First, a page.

Taking time

I’ve been taking time over the last few days.  A few playground excursions, visits, coffees, long phone calls, even a massage.  And today, a first birthday party for Alannah’s little friend Tess.

I’ve also read How Doctors Think by Jerome Groopman, a surgeon and staff writer for the New Yorker.  It arrived in the post on Friday and I finished it tonight.  And I’m about to take it off to bed with me for round 2.  It has helped me to clarify my underlying unease over recent weeks.  Even better, it has helped me to work out what I’m going to do to set my mind at ease.  I hope.

You see, there has been barely a pause since we first met my oral & maxillofacial surgeon Dr P.  No chance to catch our breath, to question, to debate.  Dr S referred us to him on 9 June.  Our post-haste consultation was on 10 June.  I had the MRI and CT scan on 14 June.  We met my plastic & reconstructive surgeon Dr A that same day.  On 16 June, Dr P left the fateful voicemail, followed by the family teleconference that night.  I was in hospital for the biopsy on 18 June.

Then we bunkered down and waited.  And waited.  Knowing that the time between the news, should it be bad, and the surgery may be a matter of mere days.  Suddenly the wait ended.  And the rush was on for medical paperwork before Dr P left on school holidays overseas with his four kids for two weeks.

This relentlessness has left me at the mercy of my surgeons.  This is not right for me.  I am uneasy.  I am queasy to my stomach.  The details of the biopsy report are glossed over in favour of the headline.

Yes, I know the surgeons have years of training and experience, but not on my case.  Dr P had not seen my scans at our only consultation, that meeting that left me breathless and tearful.  Dr A had not seen my scans at our only consultation and I do not know if he has seen them since.  They talked to us about the theory and about their approach.

Have they considered my case?  Have they ever questioned the diagnosis or treatment plan?  Have they asked themselves if it could be anything else or if anything doesn’t fit?

I want to slow things down.  I need to slow things down.  I am glad to have four weeks from tomorrow to ready myself and make sure that nothing has been missed in the rush.

I still have questions.  Especially after the latest biopsy report.  Reading How Doctors Think could not have come at a better time.  More tomorrow.



  1. I reckon doctors like it when faced with something a bit different.
    I’m sure parts of their jobs become boring and routine when they are treating similar things over and over.
    So in a way – I reckon it is good you’ve got a rare one coz it makes them pay more attention.

    But sometimes that can make you feel like a science experiment – like you are subject to a bit of trial and error. But again – that is kind of a good thing. Because if they don’t have your treatment set in stone, it means they can roll with the punches and keep coming up with solutions that will work.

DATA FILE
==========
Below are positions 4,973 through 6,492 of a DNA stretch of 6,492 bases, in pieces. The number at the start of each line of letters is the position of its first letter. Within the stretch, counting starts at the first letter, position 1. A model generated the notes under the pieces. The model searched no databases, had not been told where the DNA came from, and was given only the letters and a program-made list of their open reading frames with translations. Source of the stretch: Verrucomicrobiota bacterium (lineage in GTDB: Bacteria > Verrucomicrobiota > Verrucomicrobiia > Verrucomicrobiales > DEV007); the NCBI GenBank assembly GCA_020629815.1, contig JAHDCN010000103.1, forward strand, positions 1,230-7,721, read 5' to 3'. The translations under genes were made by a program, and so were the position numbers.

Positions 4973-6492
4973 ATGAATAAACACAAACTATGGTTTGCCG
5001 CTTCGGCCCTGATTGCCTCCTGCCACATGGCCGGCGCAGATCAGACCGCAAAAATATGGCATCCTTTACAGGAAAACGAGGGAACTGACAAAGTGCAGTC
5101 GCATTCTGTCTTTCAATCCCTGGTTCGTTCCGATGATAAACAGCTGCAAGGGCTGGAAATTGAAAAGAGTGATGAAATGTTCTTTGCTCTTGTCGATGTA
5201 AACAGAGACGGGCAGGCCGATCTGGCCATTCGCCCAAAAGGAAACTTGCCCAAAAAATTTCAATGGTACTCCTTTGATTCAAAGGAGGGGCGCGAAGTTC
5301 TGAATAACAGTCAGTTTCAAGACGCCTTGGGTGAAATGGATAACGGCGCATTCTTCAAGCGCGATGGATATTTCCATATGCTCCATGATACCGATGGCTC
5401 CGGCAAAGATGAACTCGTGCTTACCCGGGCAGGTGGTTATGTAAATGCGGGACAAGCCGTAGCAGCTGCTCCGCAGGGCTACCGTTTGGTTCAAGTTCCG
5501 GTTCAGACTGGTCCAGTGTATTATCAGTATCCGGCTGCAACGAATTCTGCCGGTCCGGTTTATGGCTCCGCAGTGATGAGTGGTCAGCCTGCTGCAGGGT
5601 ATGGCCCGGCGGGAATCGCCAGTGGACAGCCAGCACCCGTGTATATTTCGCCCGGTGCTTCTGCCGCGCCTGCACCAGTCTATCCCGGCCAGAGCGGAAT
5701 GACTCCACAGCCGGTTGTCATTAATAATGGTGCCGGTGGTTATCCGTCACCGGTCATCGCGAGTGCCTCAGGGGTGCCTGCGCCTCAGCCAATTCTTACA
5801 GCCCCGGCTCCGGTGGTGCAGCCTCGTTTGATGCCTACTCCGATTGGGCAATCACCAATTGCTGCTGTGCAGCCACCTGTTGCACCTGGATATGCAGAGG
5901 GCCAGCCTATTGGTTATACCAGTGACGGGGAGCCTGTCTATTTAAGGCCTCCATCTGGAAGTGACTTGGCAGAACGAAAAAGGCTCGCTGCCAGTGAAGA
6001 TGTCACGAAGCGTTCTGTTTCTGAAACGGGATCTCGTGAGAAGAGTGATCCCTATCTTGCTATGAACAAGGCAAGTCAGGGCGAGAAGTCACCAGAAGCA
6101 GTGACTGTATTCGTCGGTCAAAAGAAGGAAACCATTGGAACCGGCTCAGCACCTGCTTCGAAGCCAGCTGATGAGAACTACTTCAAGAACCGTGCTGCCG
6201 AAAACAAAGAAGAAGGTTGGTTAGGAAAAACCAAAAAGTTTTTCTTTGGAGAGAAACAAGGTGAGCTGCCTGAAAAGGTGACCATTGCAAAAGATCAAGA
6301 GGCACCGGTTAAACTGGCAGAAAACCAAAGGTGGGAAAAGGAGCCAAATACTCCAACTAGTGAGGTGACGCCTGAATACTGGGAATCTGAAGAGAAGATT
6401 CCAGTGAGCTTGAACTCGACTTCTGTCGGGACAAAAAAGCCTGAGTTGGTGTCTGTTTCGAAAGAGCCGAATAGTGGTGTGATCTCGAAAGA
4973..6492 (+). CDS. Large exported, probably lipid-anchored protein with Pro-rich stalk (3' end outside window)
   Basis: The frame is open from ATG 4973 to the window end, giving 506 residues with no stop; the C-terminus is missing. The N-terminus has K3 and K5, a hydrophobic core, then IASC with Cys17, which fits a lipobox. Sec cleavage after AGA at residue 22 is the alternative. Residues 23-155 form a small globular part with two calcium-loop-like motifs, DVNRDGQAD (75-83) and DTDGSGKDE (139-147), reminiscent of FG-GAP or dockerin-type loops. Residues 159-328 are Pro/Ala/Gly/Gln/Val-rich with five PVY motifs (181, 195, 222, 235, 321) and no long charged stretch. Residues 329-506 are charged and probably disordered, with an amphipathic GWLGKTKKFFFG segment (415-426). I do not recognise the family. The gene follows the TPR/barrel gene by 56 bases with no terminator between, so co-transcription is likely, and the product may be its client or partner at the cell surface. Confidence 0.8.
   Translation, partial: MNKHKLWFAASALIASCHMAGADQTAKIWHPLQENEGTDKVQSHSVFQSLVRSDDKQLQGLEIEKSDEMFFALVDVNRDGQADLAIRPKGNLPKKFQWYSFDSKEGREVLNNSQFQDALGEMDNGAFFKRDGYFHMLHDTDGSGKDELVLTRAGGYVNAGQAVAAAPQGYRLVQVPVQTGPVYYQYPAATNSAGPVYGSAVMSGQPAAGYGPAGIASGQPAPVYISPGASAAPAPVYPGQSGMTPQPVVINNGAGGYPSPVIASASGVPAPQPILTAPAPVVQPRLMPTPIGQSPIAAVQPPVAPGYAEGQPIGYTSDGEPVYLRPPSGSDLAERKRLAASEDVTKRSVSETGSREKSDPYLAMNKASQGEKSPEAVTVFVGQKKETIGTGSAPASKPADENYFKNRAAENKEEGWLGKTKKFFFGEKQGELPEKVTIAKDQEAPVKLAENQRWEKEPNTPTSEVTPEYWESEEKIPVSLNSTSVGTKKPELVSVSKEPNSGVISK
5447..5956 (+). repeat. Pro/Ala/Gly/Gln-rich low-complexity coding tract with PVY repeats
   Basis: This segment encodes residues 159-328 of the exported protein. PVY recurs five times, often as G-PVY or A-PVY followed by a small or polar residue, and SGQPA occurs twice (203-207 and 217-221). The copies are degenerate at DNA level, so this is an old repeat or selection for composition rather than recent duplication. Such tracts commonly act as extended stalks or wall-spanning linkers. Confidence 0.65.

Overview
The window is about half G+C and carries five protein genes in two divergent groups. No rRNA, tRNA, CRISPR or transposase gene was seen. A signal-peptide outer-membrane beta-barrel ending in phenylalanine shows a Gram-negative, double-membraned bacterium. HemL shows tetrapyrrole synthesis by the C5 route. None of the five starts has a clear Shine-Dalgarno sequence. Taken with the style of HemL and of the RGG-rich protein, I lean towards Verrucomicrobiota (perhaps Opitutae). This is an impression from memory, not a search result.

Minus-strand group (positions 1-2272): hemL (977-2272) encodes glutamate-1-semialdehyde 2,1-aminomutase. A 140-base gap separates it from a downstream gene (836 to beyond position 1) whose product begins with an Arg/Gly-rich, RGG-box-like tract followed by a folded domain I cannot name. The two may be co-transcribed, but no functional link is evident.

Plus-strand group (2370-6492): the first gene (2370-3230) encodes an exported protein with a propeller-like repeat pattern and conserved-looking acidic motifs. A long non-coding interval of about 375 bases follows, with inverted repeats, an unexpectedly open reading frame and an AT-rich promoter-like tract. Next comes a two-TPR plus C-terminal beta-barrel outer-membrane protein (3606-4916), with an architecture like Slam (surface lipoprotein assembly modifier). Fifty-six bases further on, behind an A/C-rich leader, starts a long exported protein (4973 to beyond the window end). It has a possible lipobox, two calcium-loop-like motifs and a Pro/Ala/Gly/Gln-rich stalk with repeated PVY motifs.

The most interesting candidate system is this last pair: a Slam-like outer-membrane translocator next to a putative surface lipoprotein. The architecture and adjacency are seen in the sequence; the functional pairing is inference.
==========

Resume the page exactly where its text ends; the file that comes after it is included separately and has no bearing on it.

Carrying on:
I hate to hark back to Vince again – but he’s my point of reference.
    At first, he had a shunt thing put in his brain so the chemo could breach the blood/brain barrier and get straight to the source – but it didn’t work! That was really scary. But not to be deterred the doctors decided to try what seemed to be a “lesser” treatment – chemo for normal lymphoma – and it worked!! Then for good measure they nuked that sucker then gave Vince a stem cell transplant. It’s kinda like the whole treatment thing is a constant work in progress, being tweaked and re-sized and re-fitted.

  2. Freefalling, I don’t think I’ve hit the rareness sweet spot. The tumour is rare enough that the best expertise is in the private hospital sector, not public. But the tumour is not rare enough that my surgeons find it “interesting”. It’s a big deal for you as the patient, Dr P said, but for us it is routine. Routine. I don’t want a tumour that is more aggressive than the usual so easily dismissed. I’m going to use the extra two weeks after they get back from holidays to break with the routine and ask questions.

  3. I’ve always liked that saying “it’s the squeaky wheel that gets the oil”.

  4. Noble Note says:

    There’s a flip side to the “routine” comment from Dr P.
    When cardiologists discovered – unexpectedly – that my husband had two blocked cardiac arteries (one 95%, one 100%), they proceeded to double-by pass surgery as quickly as they could. The cardiac surgeon said to me, immediately post-op, “I know this is difficult and frightening for patients and families, but for us, it’s just plumbing.” I laughed with relief. If it’s “routine” for your surgeons, this is probably a good thing.
    This should NOT discourage you from asking questions. Ask lots.

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